A young Spaniard was gored to death yesterday as he ran with the bulls on the chaotic fourth day of Pamplona's annual fiesta.
The death of Daniel Jimeno Romero, 27, in the first fatal goring in 14 years, cast a pall of tragedy over what has become in recent years a joyful, if alcohol-fuelled, celebration.
Mr Jimeno, from Alcala de Henares near Madrid, was gored by a bull that stumbled and got separated from the herd of six being driven through the streets. Mr Jimeno received first aid at the scene, and photographs showed him lying on a stretcher moments after the goring, his face and neck stained with blood.
He was taken to hospital but died within an hour. "His wounds were appalling," said a surgeon at the hospital. "We could do nothing for him; the horn broke everything it encountered." Mr Jimeno's girlfriend and his mother, who were also at the fiesta, identified him at the hospital. The family have a house in Pamplona, in north-eastern Spain.
Dramatic television footage showed the disoriented bull blundering about before charging into a group of runners. The bull, named as Capuchino, then flipped a man wearing a green shirt off his feet, and tossed and gored him as he cowered on the ground. Herders tried to distract the beast by pulling its tail and hitting it with sticks.
It was the most dangerous run so far this year in Spain's best-known festival which exploded into frenetic action on Monday. The last three runs were clean and straightforward, with no serious injuries. The three concluding days of the week-long fiesta – over this weekend – are usually the most dangerous, but authorities gave no sign of calling a halt following yesterday's death.
Eleven runners were injured, including a 61-year-old American treated in intensive care for a serious chest injury. Three were gored, two in the thigh and one, a 24-year-old Argentinian man, in the chest. Six people suffered minor injuries, mostly bumps and bruises from falling over on the cobblestones, or being trampled by the stampeding hooves.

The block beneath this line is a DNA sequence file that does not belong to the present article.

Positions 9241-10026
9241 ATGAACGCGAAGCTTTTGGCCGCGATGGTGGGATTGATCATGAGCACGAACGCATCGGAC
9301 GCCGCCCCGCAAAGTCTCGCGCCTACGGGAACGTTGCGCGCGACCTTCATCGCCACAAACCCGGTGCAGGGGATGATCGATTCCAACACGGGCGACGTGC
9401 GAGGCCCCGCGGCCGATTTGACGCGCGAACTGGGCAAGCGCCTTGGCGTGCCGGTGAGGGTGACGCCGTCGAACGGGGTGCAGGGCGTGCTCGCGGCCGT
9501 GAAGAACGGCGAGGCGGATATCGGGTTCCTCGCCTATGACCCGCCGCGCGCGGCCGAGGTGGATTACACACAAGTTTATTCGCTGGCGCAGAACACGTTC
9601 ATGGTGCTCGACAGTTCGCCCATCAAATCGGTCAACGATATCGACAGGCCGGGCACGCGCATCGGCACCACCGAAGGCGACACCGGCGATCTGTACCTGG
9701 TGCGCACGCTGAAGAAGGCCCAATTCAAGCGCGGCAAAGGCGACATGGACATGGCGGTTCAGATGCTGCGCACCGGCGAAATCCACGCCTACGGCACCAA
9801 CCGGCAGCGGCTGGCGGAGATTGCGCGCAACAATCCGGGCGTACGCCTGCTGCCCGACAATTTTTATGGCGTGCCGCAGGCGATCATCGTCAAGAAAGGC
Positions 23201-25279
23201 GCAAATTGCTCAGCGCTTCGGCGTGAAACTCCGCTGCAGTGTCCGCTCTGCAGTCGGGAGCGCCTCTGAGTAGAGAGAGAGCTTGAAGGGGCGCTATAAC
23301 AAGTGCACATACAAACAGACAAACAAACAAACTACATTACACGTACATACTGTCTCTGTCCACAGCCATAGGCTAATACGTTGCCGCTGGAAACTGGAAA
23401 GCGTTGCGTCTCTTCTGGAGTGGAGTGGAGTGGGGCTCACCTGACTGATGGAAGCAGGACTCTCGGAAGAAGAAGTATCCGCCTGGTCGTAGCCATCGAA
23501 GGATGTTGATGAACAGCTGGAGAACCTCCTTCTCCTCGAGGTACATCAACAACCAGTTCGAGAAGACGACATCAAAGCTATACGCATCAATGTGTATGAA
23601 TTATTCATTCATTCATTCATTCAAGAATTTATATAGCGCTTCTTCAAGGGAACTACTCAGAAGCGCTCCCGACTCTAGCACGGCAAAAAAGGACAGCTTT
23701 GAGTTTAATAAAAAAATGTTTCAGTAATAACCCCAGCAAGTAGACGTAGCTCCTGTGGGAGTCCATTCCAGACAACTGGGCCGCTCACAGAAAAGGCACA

A 22-year-old American man, Matthew Tassio, was the last man to be fatally gored during Pamplona's bull running, in 1995. In 2003, a local man, Fermin Etxeberri, 63, was trampled in the head and died after spending months in a coma. Last year a young Irishman fell to his death from the city walls. Yesterday's fatality raises to 15 the death toll since 1922.
Hundreds of thousands of enthusiasts from around the world converge on Pamplona's week-long party, often drinking all night before running with the bulls. Police clear the route 30 minutes before the bulls are set loose, and eject anyone who looks drunk, with visitors being warned not to drink before running. But the heartstopping sprint is a major national event, as well as an international spectacle, broadcast live every morning with a commentary as expert and breathless as for the Grand National.
The tradition began when herdsmen drove bulls to the ring early in the morning for the daily bullfight during the fiesta of San Fermin, an eighth-century martyr beheaded for preaching Christianity in a Muslim land. Locals joined in, running with the beasts, testing their bravery as they dodged the deadly horns and hooves,
The fiesta was celebrated by Ernest Hemingway in his 1926 novel, The Sun Also Rises, although the American writer was more interested in the bullfights later in the day when bulls driven across town at dawn faced death in the afternoon. But he caught the euphoric atmosphere: "Everything became quite unreal finally and it seemed as though nothing could have any consequences. It seemed out of place to think of consequences during the fiesta."Reuse content